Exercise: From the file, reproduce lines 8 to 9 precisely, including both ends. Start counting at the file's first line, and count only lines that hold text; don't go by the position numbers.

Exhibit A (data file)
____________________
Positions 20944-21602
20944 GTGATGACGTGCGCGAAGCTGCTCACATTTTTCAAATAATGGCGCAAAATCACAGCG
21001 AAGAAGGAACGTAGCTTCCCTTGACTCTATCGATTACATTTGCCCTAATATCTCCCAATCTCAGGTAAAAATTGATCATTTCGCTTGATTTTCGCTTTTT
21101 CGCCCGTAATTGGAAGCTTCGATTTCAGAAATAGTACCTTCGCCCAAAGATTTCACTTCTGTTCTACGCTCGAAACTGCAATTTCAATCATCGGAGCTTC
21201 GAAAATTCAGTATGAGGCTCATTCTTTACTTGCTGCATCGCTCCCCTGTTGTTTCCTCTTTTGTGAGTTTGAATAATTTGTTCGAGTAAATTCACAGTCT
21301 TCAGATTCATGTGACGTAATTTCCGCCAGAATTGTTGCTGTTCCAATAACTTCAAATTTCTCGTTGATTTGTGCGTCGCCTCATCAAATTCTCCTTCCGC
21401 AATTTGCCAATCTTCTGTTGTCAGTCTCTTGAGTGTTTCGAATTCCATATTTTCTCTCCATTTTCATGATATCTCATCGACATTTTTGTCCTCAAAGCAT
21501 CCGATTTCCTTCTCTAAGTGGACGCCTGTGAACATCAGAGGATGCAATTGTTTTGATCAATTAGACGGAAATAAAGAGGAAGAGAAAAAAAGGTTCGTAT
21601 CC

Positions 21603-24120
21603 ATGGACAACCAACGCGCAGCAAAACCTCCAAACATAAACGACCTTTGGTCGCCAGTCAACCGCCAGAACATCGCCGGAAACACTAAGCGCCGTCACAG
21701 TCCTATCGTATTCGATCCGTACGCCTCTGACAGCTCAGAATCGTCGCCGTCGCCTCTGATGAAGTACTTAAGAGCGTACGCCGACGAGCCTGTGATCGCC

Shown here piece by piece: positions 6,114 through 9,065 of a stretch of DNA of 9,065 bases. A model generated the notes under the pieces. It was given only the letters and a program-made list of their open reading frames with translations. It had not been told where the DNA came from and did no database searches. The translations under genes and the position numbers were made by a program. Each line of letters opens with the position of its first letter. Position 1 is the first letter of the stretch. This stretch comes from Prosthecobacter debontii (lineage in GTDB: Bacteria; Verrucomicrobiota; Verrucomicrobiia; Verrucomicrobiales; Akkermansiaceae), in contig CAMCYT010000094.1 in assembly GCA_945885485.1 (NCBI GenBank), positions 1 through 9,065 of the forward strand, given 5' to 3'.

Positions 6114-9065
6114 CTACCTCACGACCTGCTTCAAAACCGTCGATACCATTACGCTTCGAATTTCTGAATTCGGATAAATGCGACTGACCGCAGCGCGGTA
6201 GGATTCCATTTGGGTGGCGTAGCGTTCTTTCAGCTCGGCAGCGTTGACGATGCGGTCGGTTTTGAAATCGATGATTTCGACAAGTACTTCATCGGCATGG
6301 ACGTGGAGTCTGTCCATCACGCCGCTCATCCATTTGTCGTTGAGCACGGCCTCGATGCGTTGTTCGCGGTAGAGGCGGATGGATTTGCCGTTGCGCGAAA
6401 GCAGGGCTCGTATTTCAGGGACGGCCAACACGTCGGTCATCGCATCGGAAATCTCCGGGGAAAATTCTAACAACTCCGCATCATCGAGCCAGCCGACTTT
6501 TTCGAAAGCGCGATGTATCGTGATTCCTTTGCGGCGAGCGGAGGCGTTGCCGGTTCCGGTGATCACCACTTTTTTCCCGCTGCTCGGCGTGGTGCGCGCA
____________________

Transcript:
21501 CCGATTTCCTTCTCTAAGTGGACGCCTGTGAACATCAGAGGATGCAATTGTTTTGATCAATTAGACGGAAATAAAGAGGAAGAGAAAAAAAGGTTCGTAT
21601 CC